The Hotel Alvarado opened in May, 1902. Designed by Charles F. Whittlesey, with the interior designed by Mary Colter, it was the first building in New Mexico designed in the Spanish-Colonial style adopted by the Santa Fe Railroad. The hotel included a gift shop, railroad depot and offices, and a restaurant that could accommodate up to 200 passengers. It was hoped that the the hotel would attract the wealthier classes to stop in Albuquerque on their travels west. For many years the Hotel Alvarado was known for its luxury, but with the decline in railroad travel in the United States, the hotel fell on hard times and was destroyed in 1969. It was eventually replaced by the Alvarado Transportation Center, designed to be reminiscent of the Hotel Alvarado.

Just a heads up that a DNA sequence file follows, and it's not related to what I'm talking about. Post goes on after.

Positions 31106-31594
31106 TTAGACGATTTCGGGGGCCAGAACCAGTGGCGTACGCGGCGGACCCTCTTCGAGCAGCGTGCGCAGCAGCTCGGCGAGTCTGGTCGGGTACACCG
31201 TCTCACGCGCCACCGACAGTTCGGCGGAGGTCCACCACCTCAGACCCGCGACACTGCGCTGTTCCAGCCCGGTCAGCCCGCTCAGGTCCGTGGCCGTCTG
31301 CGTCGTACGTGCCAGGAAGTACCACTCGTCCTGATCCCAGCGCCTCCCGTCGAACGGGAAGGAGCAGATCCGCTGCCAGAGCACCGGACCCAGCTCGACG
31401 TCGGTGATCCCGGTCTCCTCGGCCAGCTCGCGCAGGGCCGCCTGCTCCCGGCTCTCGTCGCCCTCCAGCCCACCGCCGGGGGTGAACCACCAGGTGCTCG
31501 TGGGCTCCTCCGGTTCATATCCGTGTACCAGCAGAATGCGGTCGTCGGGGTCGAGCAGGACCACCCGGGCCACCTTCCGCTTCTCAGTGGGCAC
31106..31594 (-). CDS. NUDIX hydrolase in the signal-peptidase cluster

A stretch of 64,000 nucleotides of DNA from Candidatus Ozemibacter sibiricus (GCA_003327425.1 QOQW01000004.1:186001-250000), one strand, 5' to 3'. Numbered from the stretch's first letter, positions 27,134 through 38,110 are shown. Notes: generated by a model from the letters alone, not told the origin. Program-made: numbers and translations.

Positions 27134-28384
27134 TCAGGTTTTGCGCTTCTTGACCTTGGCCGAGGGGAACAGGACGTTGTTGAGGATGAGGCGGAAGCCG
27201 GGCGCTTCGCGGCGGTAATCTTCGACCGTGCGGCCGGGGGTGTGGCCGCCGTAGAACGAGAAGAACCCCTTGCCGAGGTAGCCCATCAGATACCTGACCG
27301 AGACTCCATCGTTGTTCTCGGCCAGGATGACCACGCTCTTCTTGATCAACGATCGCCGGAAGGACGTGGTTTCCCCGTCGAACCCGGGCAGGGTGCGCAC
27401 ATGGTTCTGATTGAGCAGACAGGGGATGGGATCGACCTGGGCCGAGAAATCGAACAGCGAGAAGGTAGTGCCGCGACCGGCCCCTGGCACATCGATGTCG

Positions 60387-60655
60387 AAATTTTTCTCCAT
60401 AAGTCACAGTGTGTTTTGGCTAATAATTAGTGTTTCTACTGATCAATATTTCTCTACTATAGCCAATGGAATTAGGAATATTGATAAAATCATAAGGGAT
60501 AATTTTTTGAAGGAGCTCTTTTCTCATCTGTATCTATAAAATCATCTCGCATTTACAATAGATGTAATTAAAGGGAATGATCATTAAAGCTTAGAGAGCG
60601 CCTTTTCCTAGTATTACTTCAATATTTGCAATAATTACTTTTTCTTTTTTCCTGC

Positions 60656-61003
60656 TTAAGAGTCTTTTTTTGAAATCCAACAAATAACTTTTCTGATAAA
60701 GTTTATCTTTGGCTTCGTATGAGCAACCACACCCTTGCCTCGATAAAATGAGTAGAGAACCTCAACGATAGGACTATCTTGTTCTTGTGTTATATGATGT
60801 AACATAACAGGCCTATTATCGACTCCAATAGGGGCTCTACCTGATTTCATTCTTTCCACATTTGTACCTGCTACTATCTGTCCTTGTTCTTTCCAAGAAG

Hotel Alvarado in Albuquerque, 1902
Jan 30, 2018
Photographic print by Harry H. Lake (1860–1952). Two women step down from a brick sidewalk in front of the adobe Hotel Alvarado in Albuquerque, New Mexico. Street car rails line the wide dirt street, and a sign reading: "Street Cars Stop Here" hangs from one of the poles in front of the hotel.
Image Source: "Hotel Alvarado, Albuquerque" (L-487); digital images, "Photographs - Western History," Denver Public Library, Western History Collection, Denver Public Library Digital Collections (http://cdm16079.contentdm.oclc.org/cdm/singleitem/collection/p15330coll22/id/74923/rec/1.)